AMP-activated protein kinase mediates mitochondrial fission in response to energy stress

Science  15 Jan 2016:
Vol. 351, Issue 6270, pp. 275-281
DOI: 10.1126/science.aab4138

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How to shape mitochondrial networks

Mitochondria undergo fragmentation or fusion in response to changes in cellular metabolism. Toyama et al. report that adenosine monophosphate-activated protein kinase (AMPK) is both necessary and sufficient to control mitochondrial fragmentation. AMPK functions as a sensor to monitor the energy status of the cell by phosphorylating mitochondrial fission factor (MFF), a protein of the mitochondrial outer membrane. MFF then acts to recruit a cytoplasmic guanosine triphosphatase that promotes mitochondrial fission.

Science, this issue p. 275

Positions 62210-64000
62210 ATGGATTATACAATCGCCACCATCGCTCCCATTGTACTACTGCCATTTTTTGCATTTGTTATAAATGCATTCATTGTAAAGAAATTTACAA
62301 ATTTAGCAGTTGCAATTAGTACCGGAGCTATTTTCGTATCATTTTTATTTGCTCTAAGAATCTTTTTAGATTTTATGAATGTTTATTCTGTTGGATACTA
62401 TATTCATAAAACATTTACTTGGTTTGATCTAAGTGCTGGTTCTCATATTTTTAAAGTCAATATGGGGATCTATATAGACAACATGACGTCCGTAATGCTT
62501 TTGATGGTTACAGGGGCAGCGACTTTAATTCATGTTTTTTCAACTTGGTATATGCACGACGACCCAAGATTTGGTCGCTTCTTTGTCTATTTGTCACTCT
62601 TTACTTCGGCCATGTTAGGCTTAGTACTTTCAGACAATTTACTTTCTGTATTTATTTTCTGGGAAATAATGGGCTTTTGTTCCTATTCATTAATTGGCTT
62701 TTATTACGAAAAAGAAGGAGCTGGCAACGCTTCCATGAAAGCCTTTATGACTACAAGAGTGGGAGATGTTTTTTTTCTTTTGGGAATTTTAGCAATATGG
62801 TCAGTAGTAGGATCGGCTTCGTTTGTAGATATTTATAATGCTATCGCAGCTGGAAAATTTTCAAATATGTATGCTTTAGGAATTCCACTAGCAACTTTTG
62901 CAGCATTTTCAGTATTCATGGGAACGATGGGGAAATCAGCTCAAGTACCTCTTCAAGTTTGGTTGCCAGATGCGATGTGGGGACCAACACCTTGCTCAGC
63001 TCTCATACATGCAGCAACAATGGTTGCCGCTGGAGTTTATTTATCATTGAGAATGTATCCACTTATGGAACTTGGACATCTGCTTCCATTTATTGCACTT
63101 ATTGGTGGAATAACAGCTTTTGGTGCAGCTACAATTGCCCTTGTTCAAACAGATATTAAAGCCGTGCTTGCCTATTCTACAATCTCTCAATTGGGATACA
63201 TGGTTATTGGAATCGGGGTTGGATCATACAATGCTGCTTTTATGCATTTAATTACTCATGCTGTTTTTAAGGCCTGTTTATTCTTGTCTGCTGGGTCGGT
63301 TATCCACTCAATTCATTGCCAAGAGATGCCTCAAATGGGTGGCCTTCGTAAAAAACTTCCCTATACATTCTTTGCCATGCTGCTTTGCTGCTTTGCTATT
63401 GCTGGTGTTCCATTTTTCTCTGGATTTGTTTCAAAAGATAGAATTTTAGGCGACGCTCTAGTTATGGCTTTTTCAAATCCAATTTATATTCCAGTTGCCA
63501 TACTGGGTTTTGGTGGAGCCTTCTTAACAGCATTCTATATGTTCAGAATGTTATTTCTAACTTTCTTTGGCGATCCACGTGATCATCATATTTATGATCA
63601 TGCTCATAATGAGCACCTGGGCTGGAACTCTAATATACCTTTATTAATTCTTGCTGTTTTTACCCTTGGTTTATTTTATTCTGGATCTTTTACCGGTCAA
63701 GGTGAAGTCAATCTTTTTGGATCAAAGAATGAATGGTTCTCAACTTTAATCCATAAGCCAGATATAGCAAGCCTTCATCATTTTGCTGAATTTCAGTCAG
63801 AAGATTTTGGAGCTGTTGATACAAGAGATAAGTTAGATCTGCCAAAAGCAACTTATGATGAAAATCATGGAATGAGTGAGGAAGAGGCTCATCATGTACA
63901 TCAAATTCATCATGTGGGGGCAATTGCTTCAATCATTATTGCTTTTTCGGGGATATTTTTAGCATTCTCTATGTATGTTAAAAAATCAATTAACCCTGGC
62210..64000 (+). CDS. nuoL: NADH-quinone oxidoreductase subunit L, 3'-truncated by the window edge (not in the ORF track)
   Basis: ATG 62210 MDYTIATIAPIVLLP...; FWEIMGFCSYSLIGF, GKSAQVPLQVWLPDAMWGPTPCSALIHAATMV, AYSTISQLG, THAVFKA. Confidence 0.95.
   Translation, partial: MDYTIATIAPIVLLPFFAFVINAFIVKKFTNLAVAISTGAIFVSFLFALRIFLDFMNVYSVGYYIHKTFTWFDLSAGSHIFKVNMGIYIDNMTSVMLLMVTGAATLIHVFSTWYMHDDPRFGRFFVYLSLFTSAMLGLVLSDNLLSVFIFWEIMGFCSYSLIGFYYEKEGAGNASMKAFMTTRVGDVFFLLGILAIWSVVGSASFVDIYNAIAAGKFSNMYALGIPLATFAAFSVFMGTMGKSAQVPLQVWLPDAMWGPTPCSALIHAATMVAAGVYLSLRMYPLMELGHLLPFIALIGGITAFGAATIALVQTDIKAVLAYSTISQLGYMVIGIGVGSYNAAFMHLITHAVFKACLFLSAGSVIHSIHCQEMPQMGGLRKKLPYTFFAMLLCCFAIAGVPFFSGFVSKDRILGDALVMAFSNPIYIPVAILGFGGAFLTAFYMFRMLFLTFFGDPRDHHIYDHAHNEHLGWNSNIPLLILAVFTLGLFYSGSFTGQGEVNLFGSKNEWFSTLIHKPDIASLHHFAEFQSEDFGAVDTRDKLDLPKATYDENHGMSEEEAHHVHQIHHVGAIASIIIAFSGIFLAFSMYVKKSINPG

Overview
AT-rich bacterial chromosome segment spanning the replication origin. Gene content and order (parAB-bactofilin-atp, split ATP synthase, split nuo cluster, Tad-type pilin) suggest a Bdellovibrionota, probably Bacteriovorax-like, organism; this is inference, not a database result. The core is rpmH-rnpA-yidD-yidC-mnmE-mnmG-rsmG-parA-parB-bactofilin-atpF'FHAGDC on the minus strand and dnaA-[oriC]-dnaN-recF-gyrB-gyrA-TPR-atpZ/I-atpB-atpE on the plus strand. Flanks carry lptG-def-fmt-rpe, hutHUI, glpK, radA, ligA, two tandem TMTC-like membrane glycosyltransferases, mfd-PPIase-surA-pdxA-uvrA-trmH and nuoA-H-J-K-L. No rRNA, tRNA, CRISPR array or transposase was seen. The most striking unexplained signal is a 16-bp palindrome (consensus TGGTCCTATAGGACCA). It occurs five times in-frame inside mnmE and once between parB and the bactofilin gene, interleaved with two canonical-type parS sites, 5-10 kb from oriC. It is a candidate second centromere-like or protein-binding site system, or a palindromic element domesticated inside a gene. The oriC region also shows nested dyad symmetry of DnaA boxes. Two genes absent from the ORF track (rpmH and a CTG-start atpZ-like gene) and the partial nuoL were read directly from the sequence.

Mitochondria undergo fragmentation in response to electron transport chain (ETC) poisons and mitochondrial DNA–linked disease mutations, yet how these stimuli mechanistically connect to the mitochondrial fission and fusion machinery is poorly understood. We found that the energy-sensing adenosine monophosphate (AMP)–activated protein kinase (AMPK) is genetically required for cells to undergo rapid mitochondrial fragmentation after treatment with ETC inhibitors. Moreover, direct pharmacological activation of AMPK was sufficient to rapidly promote mitochondrial fragmentation even in the absence of mitochondrial stress. A screen for substrates of AMPK identified mitochondrial fission factor (MFF), a mitochondrial outer-membrane receptor for DRP1, the cytoplasmic guanosine triphosphatase that catalyzes mitochondrial fission. Nonphosphorylatable and phosphomimetic alleles of the AMPK sites in MFF revealed that it is a key effector of AMPK-mediated mitochondrial fission.

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